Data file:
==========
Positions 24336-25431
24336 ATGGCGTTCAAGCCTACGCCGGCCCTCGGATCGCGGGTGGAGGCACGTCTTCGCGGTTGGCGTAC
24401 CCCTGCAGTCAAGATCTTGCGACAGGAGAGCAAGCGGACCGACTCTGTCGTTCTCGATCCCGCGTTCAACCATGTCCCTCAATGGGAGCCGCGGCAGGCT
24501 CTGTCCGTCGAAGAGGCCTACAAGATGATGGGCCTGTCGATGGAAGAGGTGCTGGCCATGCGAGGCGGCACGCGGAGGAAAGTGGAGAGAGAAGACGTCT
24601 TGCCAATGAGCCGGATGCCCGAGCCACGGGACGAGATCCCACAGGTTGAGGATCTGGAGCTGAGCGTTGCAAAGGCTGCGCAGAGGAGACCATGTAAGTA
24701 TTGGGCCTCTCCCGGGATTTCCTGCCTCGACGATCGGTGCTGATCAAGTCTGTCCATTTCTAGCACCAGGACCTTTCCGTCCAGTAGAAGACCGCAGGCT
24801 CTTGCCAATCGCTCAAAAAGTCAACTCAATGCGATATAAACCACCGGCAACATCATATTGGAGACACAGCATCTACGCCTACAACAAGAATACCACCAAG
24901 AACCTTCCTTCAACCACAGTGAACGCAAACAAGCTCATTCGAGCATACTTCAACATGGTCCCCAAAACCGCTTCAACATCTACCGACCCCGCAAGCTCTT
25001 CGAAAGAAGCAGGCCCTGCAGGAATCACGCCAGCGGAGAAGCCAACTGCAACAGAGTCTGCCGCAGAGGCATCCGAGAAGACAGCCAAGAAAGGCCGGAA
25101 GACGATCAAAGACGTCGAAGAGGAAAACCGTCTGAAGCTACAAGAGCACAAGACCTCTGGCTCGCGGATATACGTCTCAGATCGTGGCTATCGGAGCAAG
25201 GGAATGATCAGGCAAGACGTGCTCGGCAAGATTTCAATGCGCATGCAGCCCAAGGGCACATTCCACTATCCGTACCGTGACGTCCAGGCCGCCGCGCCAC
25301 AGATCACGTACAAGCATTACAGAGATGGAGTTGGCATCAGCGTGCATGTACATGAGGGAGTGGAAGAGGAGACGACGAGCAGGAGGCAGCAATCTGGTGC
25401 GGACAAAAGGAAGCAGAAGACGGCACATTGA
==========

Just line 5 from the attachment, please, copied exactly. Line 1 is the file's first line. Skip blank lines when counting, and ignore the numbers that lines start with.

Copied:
24601 TGCCAATGAGCCGGATGCCCGAGCCACGGGACGAGATCCCACAGGTTGAGGATCTGGAGCTGAGCGTTGCAAAGGCTGCGCAGAGGAGACCATGTAAGTA